NHL tests puck and player tracking in regular-season games

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By Stephen Whyno (AP Hockey Writer)

LAS VEGAS (AP) — On one screen live video was showing how many feet per second Erik Karlsson was skating. On another was a video-game-like visualization of the game on the ice below between Vegas and San Jose. Nearby screens flashed prop bets – where the next goal would be scored from? would Max Pacioretty skate 3 miles tonight? – as odds were updated by the second.

In a hallway high up in T-Mobile Arena, virtual reality headsets provided a view of the game from the perspective of anyone from Marc-Andre Fleury to Joe Thornton to a fan in section 214.

The NHL this week tested puck and player tracking for the first time in regular-season games, an exciting step with plans to have it place across the league next season. The NHL will join and perhaps surpass the NFL with real-time tracking technology it hopes will have broad ramifications for teams, players and fans from Florida to Vancouver.

An overwhelming amount of data will soon be available for analytics, broadcasters and, yes, gamblers as expanded sports betting takes hold following last year’s U.S. Supreme Court decision clearing the way.

”It’s going to change the game in a big way,” said Dave Lehanski, NHL senior vice president of business development. ”We’re going to go from tracking or capturing maybe about 350 events per game now – shot, pass, hit, save – to 10,000. That alone at the end of the day, you’re going to have a massive amount of new data that no one has ever seen before.”

Microchips were added to player shoulder pads and fitted inside specially designed pucks for two Vegas Golden Knights home games this week, against the New York Rangers and the San Jose Sharks. Fourteen antennas in the rafters and four more at the suite level tracked movement through radio frequencies and relayed the data to suite 46, where league and Players’ Association executives and representatives from 20 teams and various technology firms, betting companies and TV rights holders were watching along with a handful of reporters.

Tracking was tested at previous All-Star games and the 2016 World Cup of Hockey. The latest tests refined the logistics of using the technology in meaningful games, and also showed how the real-time statistics can be used on broadcasts, in betting applications and in creating virtual reality and augmented reality simulations.

”Technology gives us a chance to bring our fans closer to the game, gives them a chance to look at the game from different perspectives,” Commissioner Gary Bettman said as the Golden Knights battled the Sharks. ”And the opportunity is unlimited in an era where technology is developing at a record pace.”

Fans will get their first real taste of the tracking system at All-Star Weekend on Jan. 25-26 in San Jose when NBC in the U.S. and Rogers in Canada will have access to the data to use on their broadcasts. If all goes according to plan, the full range of puck and player tracking will be in place to begin next season.

The NHL and NHLPA have been discussing puck and player tracking for several years, and millions of dollars have been invested in the project. Player concerns over tracking data being used against them have been quelled enough that they agreed to wear the microchips.

”I do think the potential positives far outweigh any negatives,” said Mathieu Schneider, a retired defenseman and special assistant to the NHLPA executive director. ”It’s incumbent upon us to make sure we’re doing not only for the current guys what we can but for future guys. … I think the timing’s right.”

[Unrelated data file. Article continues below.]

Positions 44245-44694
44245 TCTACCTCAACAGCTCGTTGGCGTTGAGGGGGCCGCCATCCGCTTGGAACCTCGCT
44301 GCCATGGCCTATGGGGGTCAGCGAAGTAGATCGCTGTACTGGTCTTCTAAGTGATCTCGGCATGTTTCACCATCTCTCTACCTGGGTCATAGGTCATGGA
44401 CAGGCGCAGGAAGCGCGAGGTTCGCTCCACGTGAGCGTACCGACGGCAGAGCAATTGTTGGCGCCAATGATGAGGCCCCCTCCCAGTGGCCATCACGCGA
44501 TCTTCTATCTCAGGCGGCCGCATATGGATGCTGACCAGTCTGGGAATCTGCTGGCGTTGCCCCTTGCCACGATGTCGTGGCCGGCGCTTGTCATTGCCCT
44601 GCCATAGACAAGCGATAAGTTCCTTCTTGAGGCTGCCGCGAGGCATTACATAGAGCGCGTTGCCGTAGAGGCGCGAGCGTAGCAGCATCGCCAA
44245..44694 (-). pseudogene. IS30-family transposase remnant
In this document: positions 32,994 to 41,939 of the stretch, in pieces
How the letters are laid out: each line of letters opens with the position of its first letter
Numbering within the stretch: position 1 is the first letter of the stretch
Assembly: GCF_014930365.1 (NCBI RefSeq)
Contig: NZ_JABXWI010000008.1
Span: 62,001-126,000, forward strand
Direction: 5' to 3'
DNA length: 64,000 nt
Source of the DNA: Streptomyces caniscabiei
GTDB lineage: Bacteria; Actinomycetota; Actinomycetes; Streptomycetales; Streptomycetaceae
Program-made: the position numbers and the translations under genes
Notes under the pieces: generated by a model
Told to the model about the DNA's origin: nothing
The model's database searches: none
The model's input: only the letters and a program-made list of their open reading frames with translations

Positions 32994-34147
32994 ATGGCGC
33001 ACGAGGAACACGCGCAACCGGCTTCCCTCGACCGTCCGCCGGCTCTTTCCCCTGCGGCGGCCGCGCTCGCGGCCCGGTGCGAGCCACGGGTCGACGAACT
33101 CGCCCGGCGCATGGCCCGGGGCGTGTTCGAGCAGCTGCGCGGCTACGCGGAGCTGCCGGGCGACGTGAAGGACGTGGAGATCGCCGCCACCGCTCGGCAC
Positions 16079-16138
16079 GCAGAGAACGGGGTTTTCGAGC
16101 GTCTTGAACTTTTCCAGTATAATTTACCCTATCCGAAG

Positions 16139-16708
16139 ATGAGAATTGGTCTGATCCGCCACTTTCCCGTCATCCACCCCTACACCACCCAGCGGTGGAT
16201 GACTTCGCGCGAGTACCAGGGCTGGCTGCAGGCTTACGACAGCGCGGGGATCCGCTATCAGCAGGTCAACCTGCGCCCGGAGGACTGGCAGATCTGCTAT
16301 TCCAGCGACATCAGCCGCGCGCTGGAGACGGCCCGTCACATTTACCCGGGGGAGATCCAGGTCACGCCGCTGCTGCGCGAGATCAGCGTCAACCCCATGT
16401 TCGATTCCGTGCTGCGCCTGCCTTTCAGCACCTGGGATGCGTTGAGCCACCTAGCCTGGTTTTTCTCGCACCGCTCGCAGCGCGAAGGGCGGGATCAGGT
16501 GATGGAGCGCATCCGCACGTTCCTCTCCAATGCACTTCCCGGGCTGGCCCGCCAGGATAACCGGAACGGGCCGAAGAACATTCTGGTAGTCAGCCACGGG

The NHL owns the data but must share it with the union. Deputy Commissioner Bill Daly said the sides are on the same page and will talk about it more for the next collective bargaining agreement. One of the conditions is that teams are not allowed to use player tracking data in salary arbitration.

”Who knows what’s going to happen with it?” Sharks captain Joe Pavelski said. ”I think people like to see different stats, and the NHL’s probably trying to give fans a little bit of something like that. Maybe it affects some guys, maybe it doesn’t. Hopefully it only enhances players and their skills and how they play the game.”

The NHL will join the NFL as the only major North American sports leagues with players wearing tracking technology. The NBA and Major League Baseball use sophisticated systems that can include radar and cameras.

Jogmo World Corp. and the Fraunhofer Institute in Germany developed this particular system in conjunction with the NHL over the past three years. It has taken that long just to get it right; the rubber used to make pucks originally didn’t work with the sensors. The system tracks a puck 2,000 times per second and players 200 times per second.

”Overall, hockey’s the most challenging sport that you can think of because the highest mechanics, the highest speed, the highest impact,” Jogmo founder and CEO Martin Bachmayer said. ”We had to change the puck recipe, the puck mixture to make that work. That was super difficult.”

The NHL won’t say how much, but the new pucks are considerably more expensive than the frozen rubber varieties used over the past 100-plus years of hockey and any fans who went home with a puck from one of the games unknowingly got a piece of history and a valuable souvenir. How referees handle them and how equipment managers deal with the microchips on the shoulder pads were major elements of the testing this week, and adjustments will be made based on feedback from players and officials before next season.

Starting next season, broadcasters will be able to flash up-to-the-second data during games, and at some point fans will be able to customize puck and player tracking stats as they watch online. The goal is to try to attract new viewers and give hardcore fans more to sink their teeth into.

”The casuals will use it as a way to understand just how fast (hockey is),” NHL chief administrative officer Steve McArdle said. ”All the things that they have heard about hockey will come to life through data right in real time. The avids, if they want to go super deep on the analytics that are going to be derived out of this thing, it’s a rabbit hole that you could go as deep as you want to go.”